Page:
2. Think about the time and place

Sometimes it’s easier to talk side by side rather than face to face. So, if you do talk in person, you might want to chat while you are doing something else. You could start a conversation when you’re walking, cooking or stuck in traffic. However, don’t let the search for the perfect place put you off!

 This is great advice, as it can sometimes feel a bit intense, sitting opposite someone and sharing your feelings, and it might be easier to open up without making eye contact with the person you’re chatting to.

The Lift Someone Out of Loneliness campaign identifies some relatively straightforward and simple ways of connecting with someone who might be feeling lonely, including:

  • Checking in with a family member, friend or neighbour by sending a text or giving them a call to see how they’re doing
  • Reaching out to someone to suggest catching up over a tea or coffee
  • Inviting someone to join you in getting some fresh air and going for a walk

Just like a new mum, a new dad might also welcome the opportunity for a walk, if he’s been ‘stuck at home’ for a while with his new family, and this might be a chance for him to also share a little of how he is coping with all the changes happening to him right now.  And we know that exercise is also a good thing for our mental health, too, so that’s another good thing!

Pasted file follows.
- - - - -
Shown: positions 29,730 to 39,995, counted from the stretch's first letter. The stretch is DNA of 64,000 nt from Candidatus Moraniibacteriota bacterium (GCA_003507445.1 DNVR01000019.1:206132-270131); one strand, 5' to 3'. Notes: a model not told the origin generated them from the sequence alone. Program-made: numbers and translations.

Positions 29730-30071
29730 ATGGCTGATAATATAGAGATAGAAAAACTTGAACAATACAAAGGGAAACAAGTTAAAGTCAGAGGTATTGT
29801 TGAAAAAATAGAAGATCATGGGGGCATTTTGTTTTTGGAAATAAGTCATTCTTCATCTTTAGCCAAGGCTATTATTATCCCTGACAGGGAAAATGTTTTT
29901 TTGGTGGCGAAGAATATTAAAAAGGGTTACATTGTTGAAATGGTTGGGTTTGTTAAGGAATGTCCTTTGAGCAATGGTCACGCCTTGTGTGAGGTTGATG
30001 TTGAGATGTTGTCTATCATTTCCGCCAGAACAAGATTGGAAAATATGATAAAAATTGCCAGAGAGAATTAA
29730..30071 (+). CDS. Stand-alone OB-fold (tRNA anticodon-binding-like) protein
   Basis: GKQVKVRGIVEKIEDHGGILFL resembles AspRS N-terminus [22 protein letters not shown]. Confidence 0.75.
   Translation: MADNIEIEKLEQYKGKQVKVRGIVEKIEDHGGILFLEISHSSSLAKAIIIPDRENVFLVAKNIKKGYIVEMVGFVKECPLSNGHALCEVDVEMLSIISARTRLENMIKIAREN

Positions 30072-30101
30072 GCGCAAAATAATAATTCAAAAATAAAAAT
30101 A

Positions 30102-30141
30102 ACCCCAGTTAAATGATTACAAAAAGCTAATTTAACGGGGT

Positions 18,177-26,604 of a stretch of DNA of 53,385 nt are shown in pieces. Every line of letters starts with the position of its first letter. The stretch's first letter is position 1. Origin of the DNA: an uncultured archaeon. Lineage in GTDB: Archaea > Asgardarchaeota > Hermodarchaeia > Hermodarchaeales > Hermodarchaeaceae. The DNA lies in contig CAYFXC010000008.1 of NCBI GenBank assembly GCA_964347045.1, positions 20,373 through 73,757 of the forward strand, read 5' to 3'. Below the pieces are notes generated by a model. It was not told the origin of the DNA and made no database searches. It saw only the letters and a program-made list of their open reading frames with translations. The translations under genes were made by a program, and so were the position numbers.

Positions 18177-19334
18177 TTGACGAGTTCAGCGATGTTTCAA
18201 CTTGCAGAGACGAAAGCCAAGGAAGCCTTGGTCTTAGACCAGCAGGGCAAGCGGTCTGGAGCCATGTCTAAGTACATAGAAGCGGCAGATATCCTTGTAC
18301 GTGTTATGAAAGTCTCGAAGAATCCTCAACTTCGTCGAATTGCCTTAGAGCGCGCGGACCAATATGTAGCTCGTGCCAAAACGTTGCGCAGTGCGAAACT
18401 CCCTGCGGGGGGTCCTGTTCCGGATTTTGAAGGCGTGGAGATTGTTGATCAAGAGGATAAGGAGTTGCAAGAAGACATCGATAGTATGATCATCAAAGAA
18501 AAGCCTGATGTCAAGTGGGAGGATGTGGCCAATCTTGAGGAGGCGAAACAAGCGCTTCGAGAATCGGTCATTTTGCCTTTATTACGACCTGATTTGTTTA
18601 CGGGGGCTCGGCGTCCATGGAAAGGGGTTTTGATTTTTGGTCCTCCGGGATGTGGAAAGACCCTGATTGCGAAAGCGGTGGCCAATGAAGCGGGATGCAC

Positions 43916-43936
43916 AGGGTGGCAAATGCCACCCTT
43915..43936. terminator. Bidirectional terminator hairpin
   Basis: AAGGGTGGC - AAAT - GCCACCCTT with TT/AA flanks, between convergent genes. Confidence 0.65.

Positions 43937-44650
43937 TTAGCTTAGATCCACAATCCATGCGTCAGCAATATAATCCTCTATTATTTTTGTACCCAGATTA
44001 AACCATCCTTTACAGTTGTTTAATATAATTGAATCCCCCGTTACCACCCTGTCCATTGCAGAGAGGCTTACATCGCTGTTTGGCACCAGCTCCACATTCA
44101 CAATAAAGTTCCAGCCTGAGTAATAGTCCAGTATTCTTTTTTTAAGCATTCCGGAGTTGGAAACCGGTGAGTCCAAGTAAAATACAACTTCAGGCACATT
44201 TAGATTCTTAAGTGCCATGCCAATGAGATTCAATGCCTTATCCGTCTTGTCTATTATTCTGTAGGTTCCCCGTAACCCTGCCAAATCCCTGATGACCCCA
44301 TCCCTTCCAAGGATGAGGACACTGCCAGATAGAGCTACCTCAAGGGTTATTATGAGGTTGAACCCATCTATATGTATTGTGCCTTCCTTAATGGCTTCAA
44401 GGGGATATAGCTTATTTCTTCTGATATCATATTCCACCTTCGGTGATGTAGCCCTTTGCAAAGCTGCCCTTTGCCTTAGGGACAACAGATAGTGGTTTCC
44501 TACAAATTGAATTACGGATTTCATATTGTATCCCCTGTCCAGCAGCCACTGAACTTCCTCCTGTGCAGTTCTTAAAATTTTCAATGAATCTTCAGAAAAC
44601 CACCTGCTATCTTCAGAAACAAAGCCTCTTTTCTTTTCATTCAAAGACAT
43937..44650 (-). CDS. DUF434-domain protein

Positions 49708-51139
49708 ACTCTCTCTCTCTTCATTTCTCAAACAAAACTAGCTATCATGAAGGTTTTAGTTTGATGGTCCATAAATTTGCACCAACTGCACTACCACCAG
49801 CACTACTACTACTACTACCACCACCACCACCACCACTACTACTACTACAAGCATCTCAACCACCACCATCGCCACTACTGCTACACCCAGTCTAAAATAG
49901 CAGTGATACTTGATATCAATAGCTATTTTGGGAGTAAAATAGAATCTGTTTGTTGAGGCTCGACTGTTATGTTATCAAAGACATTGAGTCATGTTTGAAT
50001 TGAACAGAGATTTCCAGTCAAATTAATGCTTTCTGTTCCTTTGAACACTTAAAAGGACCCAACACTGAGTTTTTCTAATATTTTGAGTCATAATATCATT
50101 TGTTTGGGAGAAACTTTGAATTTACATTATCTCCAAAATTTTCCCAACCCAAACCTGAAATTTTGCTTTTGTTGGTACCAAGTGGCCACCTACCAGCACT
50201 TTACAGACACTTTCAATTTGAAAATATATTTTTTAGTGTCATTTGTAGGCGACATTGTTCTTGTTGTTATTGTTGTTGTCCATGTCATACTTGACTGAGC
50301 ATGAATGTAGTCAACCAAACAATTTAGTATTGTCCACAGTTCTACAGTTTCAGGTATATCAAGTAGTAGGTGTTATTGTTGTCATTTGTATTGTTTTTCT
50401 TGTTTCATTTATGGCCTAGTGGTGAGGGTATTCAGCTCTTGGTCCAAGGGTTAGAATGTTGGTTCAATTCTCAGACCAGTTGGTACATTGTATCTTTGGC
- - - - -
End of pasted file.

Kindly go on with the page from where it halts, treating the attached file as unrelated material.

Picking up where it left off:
However, even if you just pop round for a visit, offering to help dad make a cup of tea might also be another chance to at least start the conversation, and to let him know that you’re there if he needs a chat at any point in the future.

Do remember, though, that dad might not have the same flexibility and freedom – or even the willingness – to drop everything and meet up as he did in his pre-fatherhood days. If he and baby’s mum are working hard to support each other to cope with a lack of sleep and/or establishing successful breastfeeding, for example, then inviting him out for a few pints at the local might put additional stress onto mum, or he might not have the energy for that sort of thing right now.  Instead, try and accommodate his current lifestyle into your offer to chat and support him.

3. Don’t try and fix it

It can be hard to see someone you care about having a difficult time but try to resist the urge to offer quick fixes to what they’re going through.  Learning to manage or recover from a mental health problem can be a long journey, and they’ve likely already considered lots of different tools and strategies. Just talking can be really powerful, so unless they’ve asked for advice directly, it might be best just to listen.

 This advice will come as a huge relief to many of us, as we might think that starting a conversation means that we’re also implying that we can help in some way.  However, recognising that just being there, enabling your friend to be heard, can – in itself – be a massive support for them.